Al‑Anon complements traditional therapy

Diane M. Warshofsky, MACC, LMFT, LPCA
Marriage and Family Therapist
Winston-Salem, North Carolina

As I worked with recovering alcoholics, I began to see how their loved ones unknowingly challenged their lifestyle of sobriety. This led me to invite their partner to therapy in order to clarify my role as a support to the whole relationship. In this process, I recognized both the pain shared within the relationship, as well as the individual hurt of each partner related to issues of trust, guilt, and shame.

Marriages and families can erode over time, as the unacknowledged events of pain pile up because of the need to survive the present crisis. The absence of a crisis is foreign during recovery. Most are not aware that even “good” changes can cause a couple or family distress. I have found it helpful to provide both individual and couples’ sessions. The goal is to normalize their individual and collective experience, as well as explore their needs in the relationship and for outside supports.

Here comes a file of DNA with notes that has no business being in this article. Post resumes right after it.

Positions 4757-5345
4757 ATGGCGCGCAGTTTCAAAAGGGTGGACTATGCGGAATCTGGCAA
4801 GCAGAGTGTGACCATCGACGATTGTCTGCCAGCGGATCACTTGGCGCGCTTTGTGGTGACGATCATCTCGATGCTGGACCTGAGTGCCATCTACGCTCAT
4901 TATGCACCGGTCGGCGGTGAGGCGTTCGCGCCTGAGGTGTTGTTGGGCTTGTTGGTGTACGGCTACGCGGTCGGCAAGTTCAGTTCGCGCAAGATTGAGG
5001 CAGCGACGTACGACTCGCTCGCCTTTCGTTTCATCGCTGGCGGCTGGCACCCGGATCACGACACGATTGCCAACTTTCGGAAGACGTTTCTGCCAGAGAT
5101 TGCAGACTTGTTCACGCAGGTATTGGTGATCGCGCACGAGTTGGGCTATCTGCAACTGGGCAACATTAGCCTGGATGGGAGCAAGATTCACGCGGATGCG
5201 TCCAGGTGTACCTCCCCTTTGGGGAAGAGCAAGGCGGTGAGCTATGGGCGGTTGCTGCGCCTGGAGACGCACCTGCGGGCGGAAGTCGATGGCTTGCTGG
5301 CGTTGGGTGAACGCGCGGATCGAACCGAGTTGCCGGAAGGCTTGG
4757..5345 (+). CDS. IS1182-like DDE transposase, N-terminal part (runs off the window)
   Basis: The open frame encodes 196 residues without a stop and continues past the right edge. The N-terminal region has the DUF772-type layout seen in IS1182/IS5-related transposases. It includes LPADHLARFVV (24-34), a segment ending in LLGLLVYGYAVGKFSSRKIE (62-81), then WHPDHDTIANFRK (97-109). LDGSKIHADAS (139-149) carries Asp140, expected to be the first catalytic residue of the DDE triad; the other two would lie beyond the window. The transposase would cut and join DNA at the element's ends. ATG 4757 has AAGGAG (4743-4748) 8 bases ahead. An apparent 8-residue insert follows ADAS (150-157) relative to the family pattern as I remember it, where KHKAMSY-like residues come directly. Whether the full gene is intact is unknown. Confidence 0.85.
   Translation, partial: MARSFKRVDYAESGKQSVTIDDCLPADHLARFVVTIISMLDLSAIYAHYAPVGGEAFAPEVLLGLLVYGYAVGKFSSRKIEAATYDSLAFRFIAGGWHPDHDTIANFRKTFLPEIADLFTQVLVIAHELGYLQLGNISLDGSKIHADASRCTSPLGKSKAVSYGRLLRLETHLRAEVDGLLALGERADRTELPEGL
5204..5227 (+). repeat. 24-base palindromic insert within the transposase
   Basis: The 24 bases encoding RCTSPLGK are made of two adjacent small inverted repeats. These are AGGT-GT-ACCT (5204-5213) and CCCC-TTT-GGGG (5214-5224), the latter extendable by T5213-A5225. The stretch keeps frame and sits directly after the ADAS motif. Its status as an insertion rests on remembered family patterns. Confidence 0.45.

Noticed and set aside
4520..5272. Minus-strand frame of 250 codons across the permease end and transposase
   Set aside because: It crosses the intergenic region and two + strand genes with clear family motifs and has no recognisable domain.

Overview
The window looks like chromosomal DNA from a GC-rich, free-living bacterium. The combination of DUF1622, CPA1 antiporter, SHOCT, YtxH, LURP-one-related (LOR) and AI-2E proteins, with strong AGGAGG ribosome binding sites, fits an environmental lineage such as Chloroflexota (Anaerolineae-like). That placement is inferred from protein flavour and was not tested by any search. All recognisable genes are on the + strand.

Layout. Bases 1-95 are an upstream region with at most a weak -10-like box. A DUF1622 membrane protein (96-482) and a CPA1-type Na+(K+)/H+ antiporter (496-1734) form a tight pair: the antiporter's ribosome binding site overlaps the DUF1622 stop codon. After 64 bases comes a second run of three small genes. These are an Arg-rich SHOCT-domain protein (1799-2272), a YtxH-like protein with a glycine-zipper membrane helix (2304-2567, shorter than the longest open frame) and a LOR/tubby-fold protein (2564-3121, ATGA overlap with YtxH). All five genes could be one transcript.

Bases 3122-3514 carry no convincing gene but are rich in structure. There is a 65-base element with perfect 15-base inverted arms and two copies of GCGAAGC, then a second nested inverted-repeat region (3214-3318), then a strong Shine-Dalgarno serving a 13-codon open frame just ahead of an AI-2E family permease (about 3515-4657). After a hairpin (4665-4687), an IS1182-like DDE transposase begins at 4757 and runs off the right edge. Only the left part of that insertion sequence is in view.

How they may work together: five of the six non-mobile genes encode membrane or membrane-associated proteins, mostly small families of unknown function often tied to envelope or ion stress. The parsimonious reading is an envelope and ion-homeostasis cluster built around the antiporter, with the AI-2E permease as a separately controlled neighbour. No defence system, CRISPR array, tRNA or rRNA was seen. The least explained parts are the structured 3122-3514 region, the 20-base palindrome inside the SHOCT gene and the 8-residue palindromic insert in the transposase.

Like Alcoholics Anonymous, Al‑Anon provides a safe place for one to receive strength and hope through others’ experience. This complements my focus of each individual’s responsibility of self-care. Significant others who no longer feel alone in their circumstances are given permission inside and outside of therapy to take care of themselves. This type of support can lead to changes that benefit the individual as well as the relationship. Not every relationship survives, but those that do have a working knowledge of how to separate individual from relational needs.

Without the shared experience of Al‑Anon, I believe that therapy would not be as effective. As a professional, I am grateful for the support my clients receive from Al‑Anon, as I walk with them through a part of their journey of healing.